So this novel takes a different approach and have to say am not sure it fully works (#3 in the series). This time its a more contemporary style thriller about a serial killer (which is what I like), however this story really feels long and drawn out, so by the time you get to the final twist – it’s basically a bit of a let down. Overall it seems like this is a first attempt at this style of storytelling, certainly nothing like his first novel. Overall 3 stars, not bad for a raining afternoon but no real sparks for me…..

Great escapist reading….

The Killing Hour (Quincy & Rainie, #4)The Killing Hour by Lisa Gardner

My rating: 4 of 5 stars

I am probably a bit late to the game with this author, however better late than never!

This book came as recommendation and I can see why. It’s a tight, well planned and well structured thriller/crime story. It commences by following Kimberly through her FBI training programme where she is suddenly thrust into an unresolved serial killer case. Girls are being kidnapped in twos and the death of one has clues to the whereabouts of the other.

It’s a great race against the clock, with often gritty nail biting scenes that twist and turn all the way through. There is also effective use of the perspective of the killer that is so often missed by authors of the genre. Overall clever writing that I haven’t come across since reading Nesbo and am glad to have more installments to stick my teeth into, solid four stars!

Strong start to a new crime series….

The Girl In The IceThe Girl In The Ice by Robert Bryndza

My rating: 4 of 5 stars

This was a great read from the start, really punchy and gritty, keeping the pages turning and me up to the wee hours! The book introduces Dectective Erika Foster, on the hunt for a killer of a young socialite who may not have been the first victim. You get a real of sense of the streets of London and a female lead who evokes the legend of DI Tennison. Overall this is a strong, well developed character that bodes well for future books in the series. The only downside for me was towards the last quarter of the book which felt a little less developed. Characters and situations were suddenly introduced that, for me, jarred the story a little bit. Also when the protagonist was revealed it was a bit ‘ah ha it was you’. Perhaps more context could have been built into the story at an earlier point, setting the scene for playing all suspects off each other a little more and being able to build on the suspense. So a bit more thread weaving all the way through would be my recommendation. All in all, a great new crime series to watch out for, 3 1/2 to 4 stars.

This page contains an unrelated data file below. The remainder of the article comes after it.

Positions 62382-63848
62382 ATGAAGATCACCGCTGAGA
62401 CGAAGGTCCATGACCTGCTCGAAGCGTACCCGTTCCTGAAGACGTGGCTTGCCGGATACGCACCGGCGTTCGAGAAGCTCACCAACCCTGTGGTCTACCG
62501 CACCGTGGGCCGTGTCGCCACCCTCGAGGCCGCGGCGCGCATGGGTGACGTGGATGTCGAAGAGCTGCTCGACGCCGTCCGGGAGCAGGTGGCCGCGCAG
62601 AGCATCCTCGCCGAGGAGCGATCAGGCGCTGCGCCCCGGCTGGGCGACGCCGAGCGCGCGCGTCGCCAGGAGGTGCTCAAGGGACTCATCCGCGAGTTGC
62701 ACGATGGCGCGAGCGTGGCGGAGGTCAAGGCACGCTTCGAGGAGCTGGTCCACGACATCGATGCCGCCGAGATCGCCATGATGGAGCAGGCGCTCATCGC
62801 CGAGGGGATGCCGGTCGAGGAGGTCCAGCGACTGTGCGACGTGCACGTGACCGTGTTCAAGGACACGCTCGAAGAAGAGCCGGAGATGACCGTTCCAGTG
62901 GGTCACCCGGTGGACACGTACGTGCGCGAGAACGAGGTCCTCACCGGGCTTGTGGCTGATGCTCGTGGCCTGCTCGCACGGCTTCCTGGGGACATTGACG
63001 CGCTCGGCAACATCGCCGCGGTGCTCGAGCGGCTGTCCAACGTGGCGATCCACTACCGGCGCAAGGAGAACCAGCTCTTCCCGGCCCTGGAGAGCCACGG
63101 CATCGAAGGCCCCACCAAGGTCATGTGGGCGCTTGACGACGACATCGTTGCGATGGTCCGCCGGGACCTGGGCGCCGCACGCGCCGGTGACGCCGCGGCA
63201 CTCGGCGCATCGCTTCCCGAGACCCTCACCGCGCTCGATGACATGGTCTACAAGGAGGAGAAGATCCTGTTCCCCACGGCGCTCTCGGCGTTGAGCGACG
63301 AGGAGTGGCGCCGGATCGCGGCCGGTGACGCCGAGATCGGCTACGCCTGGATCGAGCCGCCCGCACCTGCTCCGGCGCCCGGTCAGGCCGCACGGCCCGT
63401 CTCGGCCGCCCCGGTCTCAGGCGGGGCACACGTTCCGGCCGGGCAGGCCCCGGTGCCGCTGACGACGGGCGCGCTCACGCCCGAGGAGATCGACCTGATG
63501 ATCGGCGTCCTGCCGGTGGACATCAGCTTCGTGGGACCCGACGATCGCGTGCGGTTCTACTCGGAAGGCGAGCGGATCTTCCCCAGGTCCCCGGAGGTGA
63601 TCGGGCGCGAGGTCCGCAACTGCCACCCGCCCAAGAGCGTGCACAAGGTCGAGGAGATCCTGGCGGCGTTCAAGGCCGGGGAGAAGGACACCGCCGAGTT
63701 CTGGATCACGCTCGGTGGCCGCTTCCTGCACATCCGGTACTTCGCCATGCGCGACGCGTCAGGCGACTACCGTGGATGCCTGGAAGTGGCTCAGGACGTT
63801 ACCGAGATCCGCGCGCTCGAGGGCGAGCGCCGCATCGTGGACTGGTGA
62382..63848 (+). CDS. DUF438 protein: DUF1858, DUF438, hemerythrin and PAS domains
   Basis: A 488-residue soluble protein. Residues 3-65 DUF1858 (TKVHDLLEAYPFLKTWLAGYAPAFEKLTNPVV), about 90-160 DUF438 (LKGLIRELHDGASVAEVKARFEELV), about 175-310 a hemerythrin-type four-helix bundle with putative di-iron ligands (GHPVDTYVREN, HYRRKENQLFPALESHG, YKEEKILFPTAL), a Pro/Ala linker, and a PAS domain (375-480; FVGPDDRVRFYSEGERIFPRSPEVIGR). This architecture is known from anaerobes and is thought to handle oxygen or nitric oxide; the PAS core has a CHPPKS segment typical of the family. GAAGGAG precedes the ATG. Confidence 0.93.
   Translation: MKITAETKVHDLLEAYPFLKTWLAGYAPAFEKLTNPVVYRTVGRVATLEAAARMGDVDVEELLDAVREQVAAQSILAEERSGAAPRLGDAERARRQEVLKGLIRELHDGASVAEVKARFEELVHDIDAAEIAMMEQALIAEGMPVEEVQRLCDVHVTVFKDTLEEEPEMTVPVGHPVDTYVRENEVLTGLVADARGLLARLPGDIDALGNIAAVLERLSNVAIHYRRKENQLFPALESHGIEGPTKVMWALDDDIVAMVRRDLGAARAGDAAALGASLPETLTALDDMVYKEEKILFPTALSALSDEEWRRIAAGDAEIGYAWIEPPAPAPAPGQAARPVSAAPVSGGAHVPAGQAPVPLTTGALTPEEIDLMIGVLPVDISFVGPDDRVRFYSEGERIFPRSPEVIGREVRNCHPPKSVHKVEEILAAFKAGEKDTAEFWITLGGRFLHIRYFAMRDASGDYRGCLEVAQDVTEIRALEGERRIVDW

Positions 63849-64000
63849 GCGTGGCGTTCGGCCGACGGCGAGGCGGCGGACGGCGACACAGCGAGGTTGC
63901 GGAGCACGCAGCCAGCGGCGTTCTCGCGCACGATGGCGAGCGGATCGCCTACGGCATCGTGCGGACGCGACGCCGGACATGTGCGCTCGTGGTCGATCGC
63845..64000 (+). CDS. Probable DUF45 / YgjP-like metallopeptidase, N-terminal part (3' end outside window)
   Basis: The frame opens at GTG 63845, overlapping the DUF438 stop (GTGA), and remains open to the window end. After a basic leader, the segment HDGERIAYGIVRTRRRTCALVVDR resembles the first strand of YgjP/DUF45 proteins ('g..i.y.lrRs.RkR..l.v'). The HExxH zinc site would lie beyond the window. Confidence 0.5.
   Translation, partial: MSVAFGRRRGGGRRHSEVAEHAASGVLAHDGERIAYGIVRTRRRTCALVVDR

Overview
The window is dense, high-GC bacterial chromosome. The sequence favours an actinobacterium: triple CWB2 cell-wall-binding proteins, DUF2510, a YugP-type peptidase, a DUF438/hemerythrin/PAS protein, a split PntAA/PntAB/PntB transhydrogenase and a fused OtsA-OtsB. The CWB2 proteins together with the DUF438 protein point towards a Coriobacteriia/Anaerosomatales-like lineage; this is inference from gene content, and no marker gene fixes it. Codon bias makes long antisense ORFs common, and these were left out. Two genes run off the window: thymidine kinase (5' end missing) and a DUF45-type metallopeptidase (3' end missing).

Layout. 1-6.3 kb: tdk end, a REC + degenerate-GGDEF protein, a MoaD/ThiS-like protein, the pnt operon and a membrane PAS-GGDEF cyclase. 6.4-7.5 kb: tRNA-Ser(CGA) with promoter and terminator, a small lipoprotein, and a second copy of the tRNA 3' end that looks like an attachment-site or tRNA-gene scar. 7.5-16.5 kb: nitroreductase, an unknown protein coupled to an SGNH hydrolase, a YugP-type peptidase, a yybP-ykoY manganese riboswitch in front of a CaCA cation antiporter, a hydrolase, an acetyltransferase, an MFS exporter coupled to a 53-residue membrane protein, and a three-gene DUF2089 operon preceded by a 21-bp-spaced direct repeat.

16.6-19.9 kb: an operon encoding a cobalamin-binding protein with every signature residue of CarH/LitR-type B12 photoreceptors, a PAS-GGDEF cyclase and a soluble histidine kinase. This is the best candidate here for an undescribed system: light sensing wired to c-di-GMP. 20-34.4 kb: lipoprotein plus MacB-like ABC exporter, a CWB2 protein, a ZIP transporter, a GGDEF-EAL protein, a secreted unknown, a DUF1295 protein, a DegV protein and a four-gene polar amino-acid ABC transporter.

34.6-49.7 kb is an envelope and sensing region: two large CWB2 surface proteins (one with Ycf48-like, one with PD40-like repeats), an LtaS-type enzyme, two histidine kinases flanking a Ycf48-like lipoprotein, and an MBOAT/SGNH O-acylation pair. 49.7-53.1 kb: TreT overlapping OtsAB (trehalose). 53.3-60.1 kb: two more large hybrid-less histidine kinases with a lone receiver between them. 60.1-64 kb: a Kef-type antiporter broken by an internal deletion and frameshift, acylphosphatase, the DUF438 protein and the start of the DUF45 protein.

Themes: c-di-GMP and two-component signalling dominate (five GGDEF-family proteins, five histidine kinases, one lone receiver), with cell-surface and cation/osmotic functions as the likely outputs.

Many thanks to NetGallery for a free copy in exchange for an honest review.

An absolute pleasure :)…..

The Chemistry of Death (David Hunter, #1)The Chemistry of Death by Simon Beckett
My rating: 5 of 5 stars

Wow, so I might be a little late to the table as this was released in 2006, however it is superb! By the way, it’s currently on special and promoted through Dead Good Reads on all e-book platforms for £1.99, my recommendation is to buy it, now!

So I rarely give 5 stars, particularly to crime/thriller fiction, however this is a beautifully written crime novel. I can understand why this author is popular in Germany and Scandinavia! Usually I rush into chapters because it’s all about the action and getting to who the culprit is. However this time I had to consciously stop myself and just take in the beauty of the writing. In one word, its evocative….